At this point, the fear was pushing on me, but at times not so fiercely, because I hadn’t got that close to publication. I knew I had to first go through the revision process, then have the agent accept my manuscript before we began shopping it to publishers. So it wasn’t as if publication was in the immediate future. Yet I would still sometimes feel stuck while trying to write, as though I physically could not sit down to work on the manuscript. For a while it got completely frustrating. One time I angrily declared, “If I can’t break through this writing block shit, I’m just going to give up writing and take up golf!”
It took several months to do the revision work, and I finally sent the manuscript back in to the editor. The novel felt complete, and I was highly confident that the editor would sign off on my revisions and suggest that it was ready to be resubmitted to the agents. I relaxed and waited with great anticipation.
Finally the day came. I got the revised manuscript in the mail. I opened it, glanced at the two-page evaluation, then began flipping through the manuscript. I was appalled at all the red marks and notes. I sat down, stunned. Finally I picked up the evaluation, and it felt like I had lost ground with the novel: the changes suggested and the direction of the novel felt completely different. Then I started to look more closely at the red marks and notes. Hmmm! The handwriting didn’t look quite right. It quietly registered: it didn’t appear that this evaluation was done by the same editor who had worked on the manuscript before. But that got lost in the enormous disappointment that my novel – which I had thought was complete – needed yet another complete rewrite.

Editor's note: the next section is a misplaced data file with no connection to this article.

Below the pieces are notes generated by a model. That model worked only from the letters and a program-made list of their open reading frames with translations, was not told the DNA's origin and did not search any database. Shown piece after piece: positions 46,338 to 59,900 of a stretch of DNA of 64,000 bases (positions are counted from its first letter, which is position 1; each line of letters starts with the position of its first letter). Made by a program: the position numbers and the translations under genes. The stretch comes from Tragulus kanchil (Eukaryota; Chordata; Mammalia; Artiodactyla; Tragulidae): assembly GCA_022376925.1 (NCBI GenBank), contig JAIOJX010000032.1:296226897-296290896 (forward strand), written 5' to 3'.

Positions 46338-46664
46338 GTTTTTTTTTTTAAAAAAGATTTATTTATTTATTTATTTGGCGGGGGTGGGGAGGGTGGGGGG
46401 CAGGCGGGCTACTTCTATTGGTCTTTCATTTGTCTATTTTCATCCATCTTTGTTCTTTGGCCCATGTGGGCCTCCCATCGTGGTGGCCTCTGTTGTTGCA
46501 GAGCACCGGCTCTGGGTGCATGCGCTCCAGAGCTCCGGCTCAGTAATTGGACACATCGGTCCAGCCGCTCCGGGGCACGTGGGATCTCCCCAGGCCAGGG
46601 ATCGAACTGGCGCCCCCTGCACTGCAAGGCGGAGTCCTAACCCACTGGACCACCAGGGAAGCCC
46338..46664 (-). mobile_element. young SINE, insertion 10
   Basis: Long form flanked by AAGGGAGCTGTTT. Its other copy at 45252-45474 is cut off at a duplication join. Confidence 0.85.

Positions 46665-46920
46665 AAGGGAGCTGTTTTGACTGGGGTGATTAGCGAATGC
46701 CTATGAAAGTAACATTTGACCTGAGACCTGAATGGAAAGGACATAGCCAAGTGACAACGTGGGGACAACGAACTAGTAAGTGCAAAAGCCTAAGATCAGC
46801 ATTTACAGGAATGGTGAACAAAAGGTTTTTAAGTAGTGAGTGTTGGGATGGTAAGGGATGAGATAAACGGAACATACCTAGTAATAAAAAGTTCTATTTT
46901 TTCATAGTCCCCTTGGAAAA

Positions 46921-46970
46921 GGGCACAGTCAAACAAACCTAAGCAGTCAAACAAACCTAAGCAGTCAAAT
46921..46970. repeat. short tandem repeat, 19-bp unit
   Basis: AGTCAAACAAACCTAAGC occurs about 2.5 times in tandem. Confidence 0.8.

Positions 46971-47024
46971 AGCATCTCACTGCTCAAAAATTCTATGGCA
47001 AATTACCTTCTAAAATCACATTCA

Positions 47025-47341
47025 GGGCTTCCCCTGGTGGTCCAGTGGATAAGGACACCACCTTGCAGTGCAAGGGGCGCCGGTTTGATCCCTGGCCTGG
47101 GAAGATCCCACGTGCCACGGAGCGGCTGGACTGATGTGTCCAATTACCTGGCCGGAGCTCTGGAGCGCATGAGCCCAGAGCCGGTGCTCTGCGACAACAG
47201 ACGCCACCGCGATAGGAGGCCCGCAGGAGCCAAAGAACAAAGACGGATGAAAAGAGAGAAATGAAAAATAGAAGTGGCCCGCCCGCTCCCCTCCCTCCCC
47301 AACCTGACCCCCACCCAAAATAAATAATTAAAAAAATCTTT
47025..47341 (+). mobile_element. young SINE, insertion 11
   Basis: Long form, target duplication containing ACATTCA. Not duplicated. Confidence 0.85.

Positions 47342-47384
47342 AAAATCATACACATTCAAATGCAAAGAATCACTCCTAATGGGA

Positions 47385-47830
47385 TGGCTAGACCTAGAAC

The crushing blow was the song. The title of the book was based on Janis Joplin’s song Me And Bobby McGee, and on the lyrics “freedom’s just another word for nothing left to lose.” The song had played on the radio at a critical point in the novel and it had affected the main character deeply. I had the novel set in 1967, and the editor had observed that this particular song didn’t come out until 1971. Since the novel was a fictional account of events that had happened to my Dad in 1967 (Ghosts of the Wheat Harvest), it felt somehow wrong to move it forward in time just to fit the song. I couldn’t figure out how to make that shift, because I was still reeling with the huge amount of work now facing me to revise the novel…again.
Finally, I just gave up. I felt defeated, and didn’t feel like I had the energy to fight both the revision process and the writer’s block in order to finish this novel. I did the only thing that made sense at the time – I went and bought a set of golf clubs.
“Self Portrait, Walking Away: On one of the jetties at Gräsvik” Misteraitch @flickr.com Creative Commons, some rights reserved.